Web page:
Learning your Multiplication Tables
This page has a number of suggestions to help learning the Multiplication Tables. The bottom line is that these need to be learnt off by heart and this is going to take determination and patience. There are a number of strategies that may help but that is all that they can do!
- To begin with repeated addition may be needed. As soon as possible get away from starting at the beginning. Try working backwards as well as forwards.
- Do not be afraid of repeating the tables out loud. When you do so say, 'One times three is three, two times three is six' and so on. This page will allow you to see any of the tables.
- Consider listening to and singing the tables. CDs are available to help but why not devise your own tunes?
- Get a copy of a blank tables grid and fill it in as quickly as you can. Record your time and try to get quicker over a period of time. Click here to download resources to help. A complete and interactive tables grid is available here.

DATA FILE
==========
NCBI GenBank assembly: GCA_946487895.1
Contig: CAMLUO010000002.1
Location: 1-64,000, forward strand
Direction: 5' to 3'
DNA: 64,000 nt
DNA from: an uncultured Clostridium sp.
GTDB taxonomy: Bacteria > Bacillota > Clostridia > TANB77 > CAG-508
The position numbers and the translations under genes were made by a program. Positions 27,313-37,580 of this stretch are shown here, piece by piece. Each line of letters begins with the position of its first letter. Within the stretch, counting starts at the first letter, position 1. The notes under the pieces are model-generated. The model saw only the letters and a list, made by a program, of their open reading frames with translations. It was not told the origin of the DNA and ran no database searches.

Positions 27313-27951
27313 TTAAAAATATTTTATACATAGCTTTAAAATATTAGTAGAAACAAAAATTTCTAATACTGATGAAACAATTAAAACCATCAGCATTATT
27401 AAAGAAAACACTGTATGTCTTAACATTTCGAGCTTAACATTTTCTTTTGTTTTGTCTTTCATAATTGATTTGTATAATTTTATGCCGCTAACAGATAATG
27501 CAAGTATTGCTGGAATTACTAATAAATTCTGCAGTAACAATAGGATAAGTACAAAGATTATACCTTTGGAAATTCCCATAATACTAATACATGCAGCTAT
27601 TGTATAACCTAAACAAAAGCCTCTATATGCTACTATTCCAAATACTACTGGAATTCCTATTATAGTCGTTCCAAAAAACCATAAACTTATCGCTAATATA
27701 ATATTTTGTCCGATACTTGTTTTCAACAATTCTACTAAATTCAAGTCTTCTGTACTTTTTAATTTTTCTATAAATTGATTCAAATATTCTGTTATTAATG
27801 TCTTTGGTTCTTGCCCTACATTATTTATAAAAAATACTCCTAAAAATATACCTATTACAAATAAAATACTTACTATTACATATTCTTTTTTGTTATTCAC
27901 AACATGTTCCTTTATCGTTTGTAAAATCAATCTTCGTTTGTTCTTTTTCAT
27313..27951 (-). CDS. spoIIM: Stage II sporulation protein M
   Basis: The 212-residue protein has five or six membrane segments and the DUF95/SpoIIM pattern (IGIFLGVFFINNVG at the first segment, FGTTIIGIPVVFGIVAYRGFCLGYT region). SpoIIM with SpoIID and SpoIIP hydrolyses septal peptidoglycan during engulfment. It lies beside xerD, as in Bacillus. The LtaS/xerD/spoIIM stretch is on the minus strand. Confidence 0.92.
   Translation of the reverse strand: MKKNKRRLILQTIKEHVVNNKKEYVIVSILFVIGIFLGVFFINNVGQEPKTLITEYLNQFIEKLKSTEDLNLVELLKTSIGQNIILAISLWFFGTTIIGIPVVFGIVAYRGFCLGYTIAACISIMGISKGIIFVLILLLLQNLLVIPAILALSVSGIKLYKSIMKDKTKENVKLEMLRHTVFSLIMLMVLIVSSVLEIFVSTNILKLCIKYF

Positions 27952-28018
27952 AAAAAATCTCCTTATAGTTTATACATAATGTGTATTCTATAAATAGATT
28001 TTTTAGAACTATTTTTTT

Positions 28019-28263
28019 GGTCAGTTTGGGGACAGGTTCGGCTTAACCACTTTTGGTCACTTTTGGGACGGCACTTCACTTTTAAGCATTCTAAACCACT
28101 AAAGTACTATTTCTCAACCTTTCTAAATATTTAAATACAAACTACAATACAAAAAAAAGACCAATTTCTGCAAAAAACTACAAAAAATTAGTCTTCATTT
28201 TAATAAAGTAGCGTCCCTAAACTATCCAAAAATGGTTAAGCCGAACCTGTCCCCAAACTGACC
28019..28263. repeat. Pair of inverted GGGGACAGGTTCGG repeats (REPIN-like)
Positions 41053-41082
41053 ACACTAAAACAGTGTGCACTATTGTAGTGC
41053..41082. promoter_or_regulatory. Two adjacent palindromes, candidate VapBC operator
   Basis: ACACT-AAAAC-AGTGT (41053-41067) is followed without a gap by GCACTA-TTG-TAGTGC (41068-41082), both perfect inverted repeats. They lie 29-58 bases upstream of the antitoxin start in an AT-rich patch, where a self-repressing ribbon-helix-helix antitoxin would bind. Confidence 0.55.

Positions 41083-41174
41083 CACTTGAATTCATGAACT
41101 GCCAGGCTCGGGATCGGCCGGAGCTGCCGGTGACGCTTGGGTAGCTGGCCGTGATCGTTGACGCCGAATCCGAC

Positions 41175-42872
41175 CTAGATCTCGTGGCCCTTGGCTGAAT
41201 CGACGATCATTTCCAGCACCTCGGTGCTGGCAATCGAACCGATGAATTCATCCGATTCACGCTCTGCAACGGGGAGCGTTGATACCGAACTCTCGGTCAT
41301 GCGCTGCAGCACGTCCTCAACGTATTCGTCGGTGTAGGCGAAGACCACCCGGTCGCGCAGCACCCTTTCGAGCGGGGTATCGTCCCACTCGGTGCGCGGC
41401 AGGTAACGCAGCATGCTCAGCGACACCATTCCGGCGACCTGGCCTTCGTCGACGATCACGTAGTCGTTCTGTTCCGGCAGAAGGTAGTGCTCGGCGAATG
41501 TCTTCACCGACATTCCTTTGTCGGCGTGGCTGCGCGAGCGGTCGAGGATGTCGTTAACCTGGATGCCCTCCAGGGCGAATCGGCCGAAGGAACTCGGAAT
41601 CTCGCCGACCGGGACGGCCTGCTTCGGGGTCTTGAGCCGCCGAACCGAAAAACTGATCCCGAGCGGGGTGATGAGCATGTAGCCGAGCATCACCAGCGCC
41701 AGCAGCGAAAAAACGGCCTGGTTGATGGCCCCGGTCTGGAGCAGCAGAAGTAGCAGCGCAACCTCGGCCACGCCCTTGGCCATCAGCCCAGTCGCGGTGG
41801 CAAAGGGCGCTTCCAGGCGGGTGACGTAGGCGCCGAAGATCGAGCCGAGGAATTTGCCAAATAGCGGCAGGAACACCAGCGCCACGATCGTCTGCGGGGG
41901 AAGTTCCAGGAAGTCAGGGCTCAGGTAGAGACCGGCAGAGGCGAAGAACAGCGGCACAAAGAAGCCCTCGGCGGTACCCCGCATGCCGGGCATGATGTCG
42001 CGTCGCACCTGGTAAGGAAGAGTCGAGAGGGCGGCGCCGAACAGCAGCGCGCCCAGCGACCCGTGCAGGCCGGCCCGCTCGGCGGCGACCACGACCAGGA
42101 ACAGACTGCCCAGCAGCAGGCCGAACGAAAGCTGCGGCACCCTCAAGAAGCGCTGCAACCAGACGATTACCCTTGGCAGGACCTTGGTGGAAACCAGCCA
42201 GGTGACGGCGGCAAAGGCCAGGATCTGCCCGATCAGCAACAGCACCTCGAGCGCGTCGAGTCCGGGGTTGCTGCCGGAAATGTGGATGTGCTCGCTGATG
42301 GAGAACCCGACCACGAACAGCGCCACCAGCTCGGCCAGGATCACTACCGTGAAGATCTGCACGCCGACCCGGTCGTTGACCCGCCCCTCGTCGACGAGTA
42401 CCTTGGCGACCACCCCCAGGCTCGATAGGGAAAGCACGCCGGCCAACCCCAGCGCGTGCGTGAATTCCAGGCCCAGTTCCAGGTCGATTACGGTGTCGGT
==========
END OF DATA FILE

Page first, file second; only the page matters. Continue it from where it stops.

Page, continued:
- For a bit of fun try this page where you can click sections of a web to help a spider reach the centre. Keep refreshing the page to generate more webs to solve. Remember to say the tables out loud as you go and try to increase your speed.
- This page will randomly generate tables to be filled in and can be printed off. The tables to be tested can be customised − regular practice will improve how quickly individual number facts can be recalled.
- Take regular tests. Click here to take the timed Tables test, 10 randomly selected tables facts.
- For the nine times table you can use your hands. Click here to see how this method works.
- There is even a method on your hands for any of the tables from 6 × 6 and upwards. Click here for an explanation of this technique.
- We hope to add cards on our downloads page to play Multiplication Pairs or Multiplication Snap. A version of Multiplication Pairs will also be available to use online. Check back soon to see if it has been added.
- Some of the tables lend themselves to short-cuts. Here are a few examples.
- Perhaps the most important piece of advice . . . DO A LITTLE EACH DAY. This will achieve more than trying to learn everything at once.